WHEN Mary O’Brien (nee McMahon) was two years old she fell asleep in her father’s field in a little farm in Fivemiletown in Tyrone; unseen by the driver of a horse drawn harvester she became mangled in a harvester.
Her horrified father arrived on the scene and had to disentangle his child as the driver was too shocked to help. Though a doctor came to her aid and she was rushed to hospital, Mary lost both her legs.
An emergency call went out for a rare blood type to save her life and an American G.I. stationed in Fermanagh in preparation for the D-Day landings, came forward. She is still trying to discover what became of that young donor.
Mary tells her life story in her extraordinary book ‘Not a leg to stand on’ which is published by leading UK publisher, Pegasus.
For thirty years Mary and her husband were the successful duo John and Mary who played five or six nights at week at the height of their popularity throughout Ulster and regularly appeared in the Top of the Town in Donegal Town, The Abbey Hotel, The Highland Hotel, Jackson’s of Ballybofey, Benny Brown’s of the Cross in Killygordon, and at the Jug O Punch.
Mary is a personal friend of Daniel and Margo O’Donnell and has a long association with and love of Donegal. Mary remembers playing at many weddings in Donegal and has made life-long friends with people all over the county.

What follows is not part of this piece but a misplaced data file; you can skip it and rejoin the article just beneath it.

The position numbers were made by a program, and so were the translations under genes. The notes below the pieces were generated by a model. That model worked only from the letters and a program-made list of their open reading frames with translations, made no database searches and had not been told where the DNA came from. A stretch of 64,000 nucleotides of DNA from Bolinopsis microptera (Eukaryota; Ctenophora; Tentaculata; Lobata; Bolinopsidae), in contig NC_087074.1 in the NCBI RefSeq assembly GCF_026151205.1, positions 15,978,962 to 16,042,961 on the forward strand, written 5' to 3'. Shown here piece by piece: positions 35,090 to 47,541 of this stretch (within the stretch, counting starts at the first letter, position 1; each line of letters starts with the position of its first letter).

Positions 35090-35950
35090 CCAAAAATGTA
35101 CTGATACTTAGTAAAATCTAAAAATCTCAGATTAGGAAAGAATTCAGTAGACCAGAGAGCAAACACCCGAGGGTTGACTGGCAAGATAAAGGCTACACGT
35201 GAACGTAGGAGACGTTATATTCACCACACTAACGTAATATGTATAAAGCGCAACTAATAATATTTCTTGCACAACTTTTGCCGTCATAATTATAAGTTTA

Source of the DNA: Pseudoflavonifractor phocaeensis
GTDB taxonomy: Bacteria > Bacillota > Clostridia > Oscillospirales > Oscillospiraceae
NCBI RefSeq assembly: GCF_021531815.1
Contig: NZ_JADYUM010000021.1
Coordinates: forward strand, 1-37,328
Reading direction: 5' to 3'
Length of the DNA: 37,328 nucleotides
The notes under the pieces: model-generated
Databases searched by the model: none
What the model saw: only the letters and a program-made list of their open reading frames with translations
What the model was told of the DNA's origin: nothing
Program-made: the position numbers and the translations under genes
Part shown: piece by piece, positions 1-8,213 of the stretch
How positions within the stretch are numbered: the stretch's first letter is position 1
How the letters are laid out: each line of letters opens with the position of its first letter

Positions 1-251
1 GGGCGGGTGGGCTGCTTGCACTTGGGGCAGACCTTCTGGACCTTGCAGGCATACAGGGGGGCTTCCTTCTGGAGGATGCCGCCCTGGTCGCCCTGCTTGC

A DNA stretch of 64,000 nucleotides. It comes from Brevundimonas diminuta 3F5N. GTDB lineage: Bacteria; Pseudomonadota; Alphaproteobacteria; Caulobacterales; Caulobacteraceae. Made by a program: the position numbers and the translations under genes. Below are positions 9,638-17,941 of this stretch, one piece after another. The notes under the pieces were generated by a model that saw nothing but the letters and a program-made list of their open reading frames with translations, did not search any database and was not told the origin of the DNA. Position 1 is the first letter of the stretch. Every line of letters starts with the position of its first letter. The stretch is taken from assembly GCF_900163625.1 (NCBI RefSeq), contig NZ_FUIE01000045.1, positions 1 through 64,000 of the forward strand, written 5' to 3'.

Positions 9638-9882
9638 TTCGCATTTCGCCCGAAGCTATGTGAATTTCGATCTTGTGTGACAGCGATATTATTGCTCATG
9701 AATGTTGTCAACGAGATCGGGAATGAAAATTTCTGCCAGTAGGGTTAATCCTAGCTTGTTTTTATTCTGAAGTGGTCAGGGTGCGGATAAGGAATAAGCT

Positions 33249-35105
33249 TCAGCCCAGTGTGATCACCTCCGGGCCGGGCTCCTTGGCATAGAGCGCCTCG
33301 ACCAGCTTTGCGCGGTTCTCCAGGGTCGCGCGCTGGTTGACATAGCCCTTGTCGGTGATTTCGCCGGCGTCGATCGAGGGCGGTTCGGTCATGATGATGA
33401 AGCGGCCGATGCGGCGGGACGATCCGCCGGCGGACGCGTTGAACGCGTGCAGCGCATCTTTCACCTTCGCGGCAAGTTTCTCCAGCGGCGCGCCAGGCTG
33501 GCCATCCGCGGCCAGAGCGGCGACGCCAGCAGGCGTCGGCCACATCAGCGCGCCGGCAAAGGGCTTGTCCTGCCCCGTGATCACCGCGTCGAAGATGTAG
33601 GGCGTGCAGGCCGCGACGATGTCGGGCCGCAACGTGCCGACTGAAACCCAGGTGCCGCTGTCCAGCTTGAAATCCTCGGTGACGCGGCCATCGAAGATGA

During the rationing years Mary was a child smuggler using her prosthetic limbs to hide a range of contrabands and she once won a jiving contest without her dance partner even knowing she was an amputee.
Mary’s book was launched three weeks ago in Omagh and has since sold close to 5,000 copies making it an instant best-seller. In fact there was so much demand for the book that for almost a week every outlet in Northern Ireland and the website sold out every copy.
Mary was awarded an MBE and has met and Dined with Irish Presidents and the Queen. She is now over seventy and is one of the country’s truly inspirational individuals. She features regularly in the press and on local radio commenting on a host of matters. She has been lifelong campaigner for human rights.
There are many humorous aspects to Mary’s book and what stands out is the tremendous spirit and energy of the author whom one writer once described as ‘the woman who took the ‘dis’ out of disability.
Mary O’Brien will be signing copies of in Four Masters Book Shop, Donegal Town tomorrow (Saturday), December 14, from 12 noon to 2pm.
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